Skip navigation

Super Collapse! 3


The last rendition of Super Collapse was released for the Gameboy Advance, so itís been a while since the colored puzzler has seen a Nintendo handheld. Super Collapse 3 also shares a joint release with a version for the PSP. Similar to titles like Jewel Quest and Bejeweled, Super Collapse uses a formula for matching colored objects together.

If you have never played a version of Super Collapse, the game board is built like Tetris and the pieces emerge from the bottom rather than the top. Rather than switching blocks on the screen, you select sections of 3 or more blocks to eliminate. While the upper rows of blocks moving down vertically when cleared, blocks also move horizontally to snap sections together. When a bit of strategy is implemented, you can clear the entire board as long as you think ahead a few moves.

Gameplay

The meaty portion of the game is found in the Quest mode which is a mixture of the various modes found in quick play. As you traverse the light quest mode, you will find everything from the classic game mode to full-board puzzles to clear. You can also into any of these modes using the quick play option in the opening menu, assuming they have been unlocked in quest mode. Continuous mode is tons of fun for those seeking a tougher challenge. Much of the game feels far too easy in the early levels, but continuous mode will test your strategic skills with speedy play.

Within quest mode, you have the option of taking cards to play during a particular match. These cards can be purchased along the way at little houses off the beaten path. Cards such as color bombs or row/column removers can be implemented if you have painted yourself into a corner on the puzzle. These items also pop up during matches on occasion. The most useful item is a powerful bomb that levels large numbers of blocks surrounding it. It can also demolish the stubborn black blocks that cannot be chosen for board banishment.

The touch screen control makes for some speedy play, much more so that any version Iíve played. Many times I found myself incessantly waiting for a new row to pop up because I had been tapping those blocks away too quickly. The stylus is needed for complete accuracy and the game seems to respond well to the tap function. You may want to try out the finger for larger sections of blocks, but it becomes troublesome when several 3-piece sets are nearby.

The included multiplayer modes require separate carts for each Nintendo DS. Oddly, there is no download play option included to share the cart with a friend as puzzle games seem perfect for this option. If you do happen to have a friend with the cart, you can play versus matches or co-op. Also, there is no wi-fi support for play over an online network.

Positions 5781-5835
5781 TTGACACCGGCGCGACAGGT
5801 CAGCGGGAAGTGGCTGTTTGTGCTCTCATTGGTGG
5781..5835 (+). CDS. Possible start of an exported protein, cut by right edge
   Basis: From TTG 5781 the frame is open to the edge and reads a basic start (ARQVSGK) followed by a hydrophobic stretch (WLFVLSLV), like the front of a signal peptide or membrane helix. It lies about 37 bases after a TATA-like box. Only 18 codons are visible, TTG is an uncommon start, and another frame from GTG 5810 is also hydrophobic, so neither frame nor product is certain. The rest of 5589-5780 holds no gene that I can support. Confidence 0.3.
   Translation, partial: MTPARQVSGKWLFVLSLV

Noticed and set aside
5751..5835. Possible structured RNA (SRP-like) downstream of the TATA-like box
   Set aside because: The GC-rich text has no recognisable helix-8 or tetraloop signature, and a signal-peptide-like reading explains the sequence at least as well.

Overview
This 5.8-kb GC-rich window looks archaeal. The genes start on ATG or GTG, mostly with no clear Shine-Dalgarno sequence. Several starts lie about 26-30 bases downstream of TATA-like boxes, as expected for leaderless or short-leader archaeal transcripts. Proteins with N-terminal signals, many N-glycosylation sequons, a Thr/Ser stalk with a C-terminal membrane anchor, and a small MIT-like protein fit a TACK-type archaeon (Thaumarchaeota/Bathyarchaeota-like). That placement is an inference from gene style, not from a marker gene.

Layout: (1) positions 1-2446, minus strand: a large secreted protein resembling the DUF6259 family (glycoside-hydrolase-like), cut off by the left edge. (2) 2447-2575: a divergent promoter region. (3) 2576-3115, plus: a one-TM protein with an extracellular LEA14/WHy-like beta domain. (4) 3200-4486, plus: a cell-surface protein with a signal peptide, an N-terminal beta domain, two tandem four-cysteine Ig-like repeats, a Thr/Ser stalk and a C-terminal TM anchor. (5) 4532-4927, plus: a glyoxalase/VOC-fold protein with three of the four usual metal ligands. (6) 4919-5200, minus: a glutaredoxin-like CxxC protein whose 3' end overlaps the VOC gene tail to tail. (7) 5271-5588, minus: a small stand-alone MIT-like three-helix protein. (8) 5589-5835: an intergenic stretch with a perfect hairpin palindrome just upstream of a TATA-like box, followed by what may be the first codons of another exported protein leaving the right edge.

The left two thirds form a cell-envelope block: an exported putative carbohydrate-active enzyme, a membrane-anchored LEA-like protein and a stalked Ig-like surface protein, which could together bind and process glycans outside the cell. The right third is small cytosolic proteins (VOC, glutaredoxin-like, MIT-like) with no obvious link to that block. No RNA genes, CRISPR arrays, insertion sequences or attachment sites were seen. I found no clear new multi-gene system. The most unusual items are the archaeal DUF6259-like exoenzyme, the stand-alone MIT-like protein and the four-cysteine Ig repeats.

Graphics

The visuals in Super Collapse 3 are very middle of the road for a puzzler. The color scheme is attractive and certainly pops off the screen brightly, but block movement animations and clearing effects are very humdrum. Also, moving through the levels makes for a static experience as each section is fairly boring. The entire presentation feels barebones and it doesnít seem like the developer invest much time into the graphics engine.

Audio

The music is light, bouncy and annoyingly repetitive. Also, the presentation leaves it out where it should have been utilized the most, the opening menu. The sound effects are somewhat useful, but really arenít needed to be successful in the game. On the plus side, you can easily play this title on the subway or street without bothering anyone.

Conclusion

The price point ($29.99) on Super Collapse 3 is on par with regular NDS titles, but it feels like you are getting cheated on the feature set. There are much better puzzle titles out there, many of which have more entertaining stories attached to them. Still, if itís straight puzzles that you are after, Super Collapse 3 has a lot of gameplay to offer. Unfortunately, the lack of shared-cart multiplayer options destroys the replay value between local friends. Super Collapse 3 is worth a rental on a rainy day, but nothing more.